We were able to see the communications centre at work and we heard about the history of the service, as well as its present-day operations. In the museum I was fascinated to see an original pedal wireless. Isolated people needed a reliable way to call for the doctor. The answer was a Morse code transceiver powered by a generator operated by pedals like those on a bike. It not only made contacting the doctor easy, it also allowed the people to talk to each other, relieving their isolation and loneliness.
The Alice Springs School of the Air was another service created to meet an outback need. Children living in remote areas had a difficult choice—leave home to attend boarding school or stay at home and enrol in correspondence school. Either way, they were disadvantaged—separated from their families on one hand or deprived of interaction with teachers and other students on the other.
These children were all taught to use the flying doctor service's radio network, so the school took advantage of this and made it possible for teachers to communicate with their students. The radio also provided social "visits" for children who lacked contact with others their age.
Today the Alice Springs school is one of sixteen in Australia. It has about 120 students living in an area of one million square kilometres, and the most distant student is more than 1000 kilometres out of town. Two-way satellite communication and computers have replaced radios, so students are able to see and hear their teachers as well as speak and listen to their classmates. During our tour we were able to watch a session in progress.
It was all fascinating stuff, but I was a bit overwhelmed. I went outside and leaned against a wall, deep in thought. I was born and lived in a place where all the things I needed—friends, school, shops, sports facilities, restaurants, cinema and even the beach—were close at hand. I could reach most places quickly on my bike. I didn't need a two-way radio to call for a flying doctor; I lived just around the corner from the hospital, for goodness' sake. People in the outback could be hundreds of kilometres from everything. One story we heard was of a family who lived on a cattle station along the Tanami Track, over 700km from Alice Springs. In the 1960s a "good" trip to town took one and a half days; a "bad" one could take six days, and during The Wet they might be completely cut off for weeks. Even today, with phones, TV, satellite communication, and air travel, they are still isolated. I just couldn't comprehend how kids of fifty and a hundred years ago coped. I guess you don't miss what you never had, but it must have been really hard for them. They just didn't have a lot of the things I considered normal. What must it have been like for a twelve-year-old to go off to Adelaide or Melbourne to attend boarding school? They must have suffered culture shock!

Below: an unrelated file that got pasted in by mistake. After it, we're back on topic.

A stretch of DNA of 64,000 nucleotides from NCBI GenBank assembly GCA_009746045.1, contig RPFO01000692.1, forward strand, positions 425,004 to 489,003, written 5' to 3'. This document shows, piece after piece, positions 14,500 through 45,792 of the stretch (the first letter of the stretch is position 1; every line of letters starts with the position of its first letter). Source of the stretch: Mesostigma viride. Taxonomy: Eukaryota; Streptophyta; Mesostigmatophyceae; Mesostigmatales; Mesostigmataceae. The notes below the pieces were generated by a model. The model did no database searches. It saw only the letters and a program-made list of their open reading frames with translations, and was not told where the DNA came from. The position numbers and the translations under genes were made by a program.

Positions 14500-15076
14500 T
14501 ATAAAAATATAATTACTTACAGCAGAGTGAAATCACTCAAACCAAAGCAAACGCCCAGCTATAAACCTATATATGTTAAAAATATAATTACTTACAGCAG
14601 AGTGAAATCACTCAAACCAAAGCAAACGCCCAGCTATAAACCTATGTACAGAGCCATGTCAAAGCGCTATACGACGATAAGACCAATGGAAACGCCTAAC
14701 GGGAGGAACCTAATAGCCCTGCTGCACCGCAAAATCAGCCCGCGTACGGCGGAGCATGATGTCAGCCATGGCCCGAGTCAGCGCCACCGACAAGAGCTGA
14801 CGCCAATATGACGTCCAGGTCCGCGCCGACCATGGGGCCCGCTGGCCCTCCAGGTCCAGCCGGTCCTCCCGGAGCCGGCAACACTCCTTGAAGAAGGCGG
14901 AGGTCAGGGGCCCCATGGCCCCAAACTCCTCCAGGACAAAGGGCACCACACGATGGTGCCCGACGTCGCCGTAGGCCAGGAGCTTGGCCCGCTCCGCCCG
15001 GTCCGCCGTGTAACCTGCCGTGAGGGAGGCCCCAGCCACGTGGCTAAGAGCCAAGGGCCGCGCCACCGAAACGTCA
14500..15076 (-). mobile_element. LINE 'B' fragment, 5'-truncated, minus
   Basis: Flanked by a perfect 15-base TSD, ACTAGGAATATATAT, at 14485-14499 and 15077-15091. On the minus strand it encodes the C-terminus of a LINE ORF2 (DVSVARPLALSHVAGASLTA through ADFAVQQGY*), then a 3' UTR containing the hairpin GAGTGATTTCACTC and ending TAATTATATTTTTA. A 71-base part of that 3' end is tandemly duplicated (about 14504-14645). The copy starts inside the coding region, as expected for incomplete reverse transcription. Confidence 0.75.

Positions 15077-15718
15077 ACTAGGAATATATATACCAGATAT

'Michael! Earth to Michael!'
I jumped. Zoë had startled me.
She laughed. 'Where were you? Mars? I've been talking to you for, like, ten minutes.'
'Really? That long?'
She laughed again. 'No, but it felt like it. I thought you'd gone into hibernation or something.'
It was my turn to laugh. 'Oh, I'm sorry, Zoë. I tend to wander off in a world of my own, and not notice anything around me. The guys are used to it. Travis stirs me about it all the time.'
'What were you thinking about?'
'Oh, I just can't get over the distances out here—the vastness, and the emptiness. I was thinking about how I take for granted a lot of things kids out here don't have at all. One of those kids lives a thousand kilometres from the school…a thousand kilometres! That's halfway back home to Sale! It just seems incredible. What must it have been like before the flying doctor and the school of the air…and the train? It's only—what—77 years since the flying doctor began, and the railway was a year later. And the school didn't start until the 1950s!'
I took a deep breath and tried to calm down. I'm really intense when I get excited about something. 'Sorry, Zoë,' I sighed. 'I'm getting wound up here.'
She smiled, stood in front of me, and put her hands on my waist. 'Hey, I don't mind. I like deep thinkers; they're so much more interesting than…than…'
She paused, searching for the right word.
'Shallow thinkers?' I asked, with a grin.
She giggled. 'Yeah, that'll work.'
We both laughed at that.
'Well, I don't know about deep, but guess I am a thinker.'
'Yeah…and I like it!'
She was looking at me intently as she spoke. The look in her eyes—and her words—melted my heart. I wanted to kiss her. I think she wanted to kiss me, too. It was like someone had waved a magic wand and Zoë and I were alone in the world.
Then the door burst open. 'Hey, Zoë, have you seen— oh, no! They're at it again!' Travis, in his inimitable style, reminded us that we weren't alone at all.
Brett followed him out the door. 'Ah, there you are. Come on, you two. We're supposed to be walking to the telegraph station. Everyone's been looking for you.'